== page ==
New Castle News

Closer Look

January 29, 2014

Unemployment change cut off benefits for thousands

HARRISBURG — Millions of dollars in road and bridge projects are jamming the state’s construction calendar, but a trade group warns there may not be enough workers unless the Legislature corrects an unemployment reform passed in 2012.

The reform cracked down on workers who make all their money in a few months, then collect unemployment during the rest of the year.

Under the new law, workers earning more than 49.5 percent of their annual income during one three-month period are ineligible for unemployment. The previous cap was 62 percent — a limit that few people ever reached.

The change eliminated benefits for 41,000 workers, said Sara Goulet, a spokeswoman for the Pennsylvania Department of Labor and Industry.

Most of those affected didn’t realize it until they tried to collect unemployment this winter, even though the law took effect last year, said Jason Wagner, director of governmental relations for the Associated Pennsylvania Constructors, a trade group for engineers and road builders.

Now contractors wonder if those workers — whose overtime last summer put them over the threshold — will be forced to find other jobs and won’t be around when construction season starts.

“There is a big concern about retaining employees,” said Wagner, especially as the transportation bill signed last fall pours $220 million into road and bridge projects for 2014. In five years, annual spending on roads and bridges is expected to be $1.5 billion, according to the state department of transportation.

A fix to the unemployment benefit problem is headed to the Senate Labor and Industry Committee. The proposal would provide relief for workers made ineligible for unemployment because of their overtime, said Sen. John Gordner, R-Columbia County, who was prime sponsor of the original reform legislation.

That remedy will affect 2,000 to 3,000 workers and cost the unemployment pool $25 million to $30 million per year, Gordner said.

The 2012 reforms were meant to put the state’s unemployment system on stronger footing, he noted. Before the law, Pennsylvania paid the second-highest amount of benefits of any state because of its “relaxed” eligibility rules, he said. The state’s unemployment trust fund was insolvent and owed more than $3 billion to the federal unemployment trust fund, he said.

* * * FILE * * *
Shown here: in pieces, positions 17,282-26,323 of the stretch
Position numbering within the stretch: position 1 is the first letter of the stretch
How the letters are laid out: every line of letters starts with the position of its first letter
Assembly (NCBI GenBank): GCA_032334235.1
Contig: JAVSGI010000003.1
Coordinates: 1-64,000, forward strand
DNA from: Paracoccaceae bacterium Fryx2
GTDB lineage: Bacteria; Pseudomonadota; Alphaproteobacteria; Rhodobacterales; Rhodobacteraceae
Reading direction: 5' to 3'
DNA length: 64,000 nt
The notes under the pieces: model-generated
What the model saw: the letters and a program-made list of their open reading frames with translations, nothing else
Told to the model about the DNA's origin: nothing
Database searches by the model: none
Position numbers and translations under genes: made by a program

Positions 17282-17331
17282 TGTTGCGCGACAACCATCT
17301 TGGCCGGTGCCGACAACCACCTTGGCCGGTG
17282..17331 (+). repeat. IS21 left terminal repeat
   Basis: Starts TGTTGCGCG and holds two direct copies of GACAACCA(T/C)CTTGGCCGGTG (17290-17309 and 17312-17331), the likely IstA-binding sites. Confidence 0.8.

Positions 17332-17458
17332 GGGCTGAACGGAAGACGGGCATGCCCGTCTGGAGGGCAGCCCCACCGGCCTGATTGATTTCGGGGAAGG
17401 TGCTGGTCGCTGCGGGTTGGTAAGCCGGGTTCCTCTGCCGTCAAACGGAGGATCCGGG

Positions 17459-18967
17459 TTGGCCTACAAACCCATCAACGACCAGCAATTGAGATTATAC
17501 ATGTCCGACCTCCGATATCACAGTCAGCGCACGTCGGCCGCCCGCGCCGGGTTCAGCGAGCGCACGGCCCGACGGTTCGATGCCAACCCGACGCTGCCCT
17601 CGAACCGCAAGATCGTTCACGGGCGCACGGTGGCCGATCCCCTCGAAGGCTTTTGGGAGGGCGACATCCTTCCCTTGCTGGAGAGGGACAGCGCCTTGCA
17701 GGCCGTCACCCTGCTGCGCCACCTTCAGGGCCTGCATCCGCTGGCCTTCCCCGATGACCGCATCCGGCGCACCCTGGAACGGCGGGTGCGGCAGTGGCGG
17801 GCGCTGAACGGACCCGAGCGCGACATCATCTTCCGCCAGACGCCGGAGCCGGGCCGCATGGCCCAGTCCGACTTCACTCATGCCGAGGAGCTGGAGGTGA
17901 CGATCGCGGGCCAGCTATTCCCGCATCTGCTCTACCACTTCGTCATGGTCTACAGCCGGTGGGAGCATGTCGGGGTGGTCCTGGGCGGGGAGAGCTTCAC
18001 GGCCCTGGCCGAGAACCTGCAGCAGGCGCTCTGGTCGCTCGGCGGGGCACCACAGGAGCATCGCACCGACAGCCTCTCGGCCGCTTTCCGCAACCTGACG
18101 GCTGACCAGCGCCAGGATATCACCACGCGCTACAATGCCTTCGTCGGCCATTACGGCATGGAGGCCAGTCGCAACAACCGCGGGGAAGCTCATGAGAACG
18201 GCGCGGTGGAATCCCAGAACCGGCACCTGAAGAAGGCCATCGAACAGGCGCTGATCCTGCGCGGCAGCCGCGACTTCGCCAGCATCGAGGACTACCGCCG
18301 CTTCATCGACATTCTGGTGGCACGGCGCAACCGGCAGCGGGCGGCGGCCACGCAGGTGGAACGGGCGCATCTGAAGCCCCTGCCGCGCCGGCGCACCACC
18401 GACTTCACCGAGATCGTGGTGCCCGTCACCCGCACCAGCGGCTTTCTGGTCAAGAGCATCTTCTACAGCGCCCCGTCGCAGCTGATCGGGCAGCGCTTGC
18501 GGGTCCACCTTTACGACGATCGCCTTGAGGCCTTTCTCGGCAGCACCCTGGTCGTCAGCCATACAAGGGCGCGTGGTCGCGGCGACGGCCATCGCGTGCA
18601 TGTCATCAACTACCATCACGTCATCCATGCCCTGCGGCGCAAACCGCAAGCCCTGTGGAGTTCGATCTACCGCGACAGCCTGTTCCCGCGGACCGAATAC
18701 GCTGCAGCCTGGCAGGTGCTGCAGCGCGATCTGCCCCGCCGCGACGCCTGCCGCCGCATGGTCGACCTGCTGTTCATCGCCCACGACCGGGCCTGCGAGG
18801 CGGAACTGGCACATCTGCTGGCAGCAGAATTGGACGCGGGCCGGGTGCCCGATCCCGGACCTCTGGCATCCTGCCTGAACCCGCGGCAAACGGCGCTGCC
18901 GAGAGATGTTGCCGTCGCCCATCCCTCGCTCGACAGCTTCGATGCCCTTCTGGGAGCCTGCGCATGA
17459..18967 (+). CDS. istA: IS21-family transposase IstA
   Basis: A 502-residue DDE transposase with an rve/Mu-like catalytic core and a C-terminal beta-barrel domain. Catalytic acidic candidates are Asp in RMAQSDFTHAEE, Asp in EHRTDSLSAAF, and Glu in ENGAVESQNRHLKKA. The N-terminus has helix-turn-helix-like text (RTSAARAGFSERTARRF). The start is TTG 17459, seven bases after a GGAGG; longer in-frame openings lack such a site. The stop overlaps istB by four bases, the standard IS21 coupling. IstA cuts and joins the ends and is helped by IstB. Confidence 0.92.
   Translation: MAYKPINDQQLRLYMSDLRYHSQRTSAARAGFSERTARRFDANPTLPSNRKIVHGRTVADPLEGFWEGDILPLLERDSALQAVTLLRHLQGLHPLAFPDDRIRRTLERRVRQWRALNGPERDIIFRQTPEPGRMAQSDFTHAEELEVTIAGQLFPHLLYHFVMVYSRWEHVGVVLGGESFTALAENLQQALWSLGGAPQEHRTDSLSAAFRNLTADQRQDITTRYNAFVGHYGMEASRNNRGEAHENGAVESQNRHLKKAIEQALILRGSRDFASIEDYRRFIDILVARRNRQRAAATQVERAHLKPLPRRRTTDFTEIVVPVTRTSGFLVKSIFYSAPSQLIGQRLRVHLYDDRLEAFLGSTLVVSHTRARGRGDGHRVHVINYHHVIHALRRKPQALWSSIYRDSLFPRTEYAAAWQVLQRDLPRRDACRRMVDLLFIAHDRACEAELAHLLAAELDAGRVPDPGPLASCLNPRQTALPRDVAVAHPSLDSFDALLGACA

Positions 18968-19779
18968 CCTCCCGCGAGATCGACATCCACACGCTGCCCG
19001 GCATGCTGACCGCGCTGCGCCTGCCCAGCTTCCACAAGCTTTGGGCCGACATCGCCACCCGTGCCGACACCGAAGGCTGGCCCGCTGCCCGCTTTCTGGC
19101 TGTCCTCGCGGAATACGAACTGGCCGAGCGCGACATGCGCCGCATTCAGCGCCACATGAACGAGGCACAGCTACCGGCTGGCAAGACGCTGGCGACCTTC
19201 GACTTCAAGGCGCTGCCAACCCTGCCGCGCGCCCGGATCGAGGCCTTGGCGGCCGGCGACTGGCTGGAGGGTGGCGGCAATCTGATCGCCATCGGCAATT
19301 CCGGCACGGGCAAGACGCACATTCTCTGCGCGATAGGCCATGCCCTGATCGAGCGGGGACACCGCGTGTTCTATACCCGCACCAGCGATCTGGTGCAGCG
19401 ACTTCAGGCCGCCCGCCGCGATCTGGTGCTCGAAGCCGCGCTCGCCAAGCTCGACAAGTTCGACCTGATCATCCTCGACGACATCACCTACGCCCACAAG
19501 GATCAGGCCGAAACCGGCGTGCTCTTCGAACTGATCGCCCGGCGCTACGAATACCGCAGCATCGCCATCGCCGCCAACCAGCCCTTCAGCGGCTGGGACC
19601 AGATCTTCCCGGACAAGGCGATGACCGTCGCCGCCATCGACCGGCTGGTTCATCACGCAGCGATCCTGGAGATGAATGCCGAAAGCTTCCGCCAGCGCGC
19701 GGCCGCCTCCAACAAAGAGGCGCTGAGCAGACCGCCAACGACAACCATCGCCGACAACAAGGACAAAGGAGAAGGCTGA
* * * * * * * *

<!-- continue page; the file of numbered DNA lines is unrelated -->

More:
“The unemployment compensation system was set up originally to cover workers as a bridge in between different jobs,” he said. “It was never intended to be a cyclical program for seasonal workers to tap into each and every year.”

Reform had been discussed since 2007, he said, but the system’s problems weren’t resolved until 2012. With the new rules, he said, the trust fund is expected to be solvent again by 2019.

Goulet said changes preventing seasonal workers from collecting the benefits were intended to make the system fairer. “Teachers don’t collect unemployment in the summer,” Goulet noted.

But the rule devastates the road industry, in which workers log long hours throughout the summer to meet PennDOT deadlines, Wagner said. Without a solution, those workers will drift to other jobs or perhaps refuse to put in the overtime necessary to meet deadlines during the summer.

Frank Telesz, business manager of IBEW Local 712, which represents members in Beaver, Lawrence, Mercer and Crawford counties, noted that workers hope to never be laid off.

Those forced to cope with the new unemployment rule could start tallying how much they’re earning during the summer, to avoid tripping the limit later in the year.

“People are smart enough that they are going to calculate how much they can make,” Telesz said.

In addition to road workers, others affected by the change include those who work on maintenance crews and are summoned to work in power plants or factories during shutdowns. Those emergency jobs can mean running up huge amounts of overtime to get the plants back online, Telesz said.

In one union local, 240 of 450 members were ruled ineligible for unemployment because of the change.

“It’s the most bizarre thing they’ve ever done,” said Frank Sirianni, president of the Pennsylvania Building and Trades Council.


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